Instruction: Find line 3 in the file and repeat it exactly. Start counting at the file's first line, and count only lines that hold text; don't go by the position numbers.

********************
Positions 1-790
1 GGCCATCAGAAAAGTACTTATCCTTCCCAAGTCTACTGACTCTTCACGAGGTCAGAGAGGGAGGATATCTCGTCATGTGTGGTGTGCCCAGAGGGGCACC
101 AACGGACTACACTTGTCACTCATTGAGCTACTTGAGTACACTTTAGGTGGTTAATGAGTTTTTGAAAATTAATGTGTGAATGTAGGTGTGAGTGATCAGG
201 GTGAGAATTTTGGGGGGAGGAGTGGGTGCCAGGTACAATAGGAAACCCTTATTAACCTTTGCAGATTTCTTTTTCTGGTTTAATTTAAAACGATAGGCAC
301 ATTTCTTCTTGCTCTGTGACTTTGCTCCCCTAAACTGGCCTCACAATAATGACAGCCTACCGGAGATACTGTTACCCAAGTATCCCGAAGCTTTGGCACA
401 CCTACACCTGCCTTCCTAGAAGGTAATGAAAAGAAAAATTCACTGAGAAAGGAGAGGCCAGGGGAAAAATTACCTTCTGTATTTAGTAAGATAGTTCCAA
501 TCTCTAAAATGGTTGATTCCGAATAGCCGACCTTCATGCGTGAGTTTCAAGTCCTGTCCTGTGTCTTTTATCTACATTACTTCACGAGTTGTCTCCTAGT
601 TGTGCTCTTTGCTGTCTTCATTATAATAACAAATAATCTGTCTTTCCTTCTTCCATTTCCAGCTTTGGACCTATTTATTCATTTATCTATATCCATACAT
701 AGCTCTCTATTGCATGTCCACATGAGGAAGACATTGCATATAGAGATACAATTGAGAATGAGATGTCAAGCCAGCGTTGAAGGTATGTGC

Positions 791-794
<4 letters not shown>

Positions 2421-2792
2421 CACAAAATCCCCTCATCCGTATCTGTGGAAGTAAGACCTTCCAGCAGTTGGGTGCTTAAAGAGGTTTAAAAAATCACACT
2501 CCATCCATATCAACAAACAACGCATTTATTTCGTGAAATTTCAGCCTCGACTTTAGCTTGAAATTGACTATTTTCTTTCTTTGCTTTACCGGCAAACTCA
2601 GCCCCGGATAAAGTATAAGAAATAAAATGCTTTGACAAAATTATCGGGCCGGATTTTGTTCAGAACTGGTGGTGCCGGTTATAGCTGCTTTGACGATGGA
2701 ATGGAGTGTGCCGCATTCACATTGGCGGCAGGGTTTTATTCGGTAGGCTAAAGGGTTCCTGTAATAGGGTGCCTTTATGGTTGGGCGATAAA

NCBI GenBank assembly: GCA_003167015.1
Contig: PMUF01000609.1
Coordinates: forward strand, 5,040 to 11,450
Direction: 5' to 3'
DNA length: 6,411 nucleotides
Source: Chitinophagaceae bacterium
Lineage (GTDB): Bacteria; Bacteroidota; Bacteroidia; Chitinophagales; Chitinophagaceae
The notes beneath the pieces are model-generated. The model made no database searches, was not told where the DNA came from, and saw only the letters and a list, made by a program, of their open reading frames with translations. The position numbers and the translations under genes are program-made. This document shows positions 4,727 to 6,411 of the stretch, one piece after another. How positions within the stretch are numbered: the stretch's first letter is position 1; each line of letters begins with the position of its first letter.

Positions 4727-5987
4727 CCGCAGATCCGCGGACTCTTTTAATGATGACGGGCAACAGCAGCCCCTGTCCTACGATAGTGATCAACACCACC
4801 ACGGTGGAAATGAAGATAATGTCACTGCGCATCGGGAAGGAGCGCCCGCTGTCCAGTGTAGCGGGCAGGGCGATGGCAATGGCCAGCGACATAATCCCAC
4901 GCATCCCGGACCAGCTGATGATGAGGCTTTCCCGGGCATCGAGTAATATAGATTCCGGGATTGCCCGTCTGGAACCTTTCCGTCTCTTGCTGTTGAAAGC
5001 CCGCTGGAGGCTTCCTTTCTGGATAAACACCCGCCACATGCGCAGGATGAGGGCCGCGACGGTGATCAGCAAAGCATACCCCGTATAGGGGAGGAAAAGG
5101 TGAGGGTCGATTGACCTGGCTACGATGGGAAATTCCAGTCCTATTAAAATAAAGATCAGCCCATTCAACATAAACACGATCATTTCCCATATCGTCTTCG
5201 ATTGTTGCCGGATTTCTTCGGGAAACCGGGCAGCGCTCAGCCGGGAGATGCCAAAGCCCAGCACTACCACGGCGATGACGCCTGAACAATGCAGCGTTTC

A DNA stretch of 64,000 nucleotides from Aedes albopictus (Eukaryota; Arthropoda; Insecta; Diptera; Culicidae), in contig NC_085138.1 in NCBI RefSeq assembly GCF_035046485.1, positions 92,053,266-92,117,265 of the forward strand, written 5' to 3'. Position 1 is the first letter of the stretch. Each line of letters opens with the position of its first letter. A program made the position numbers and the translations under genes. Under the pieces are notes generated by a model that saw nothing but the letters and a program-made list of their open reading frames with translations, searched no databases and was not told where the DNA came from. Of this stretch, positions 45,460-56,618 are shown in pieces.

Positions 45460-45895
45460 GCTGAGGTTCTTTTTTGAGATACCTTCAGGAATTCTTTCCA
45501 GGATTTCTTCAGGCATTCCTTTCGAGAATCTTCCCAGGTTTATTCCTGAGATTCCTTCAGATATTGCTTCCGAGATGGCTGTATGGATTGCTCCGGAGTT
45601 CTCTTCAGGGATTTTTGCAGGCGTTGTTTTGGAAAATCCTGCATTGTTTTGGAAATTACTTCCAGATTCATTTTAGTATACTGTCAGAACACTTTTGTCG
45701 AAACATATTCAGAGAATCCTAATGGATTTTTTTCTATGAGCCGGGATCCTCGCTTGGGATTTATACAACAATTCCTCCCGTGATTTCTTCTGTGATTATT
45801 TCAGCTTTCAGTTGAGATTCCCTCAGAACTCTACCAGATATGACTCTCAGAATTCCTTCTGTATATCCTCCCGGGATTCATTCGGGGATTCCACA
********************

101 AACGGACTACACTTGTCACTCATTGAGCTACTTGAGTACACTTTAGGTGGTTAATGAGTTTTTGAAAATTAATGTGTGAATGTAGGTGTGAGTGATCAGG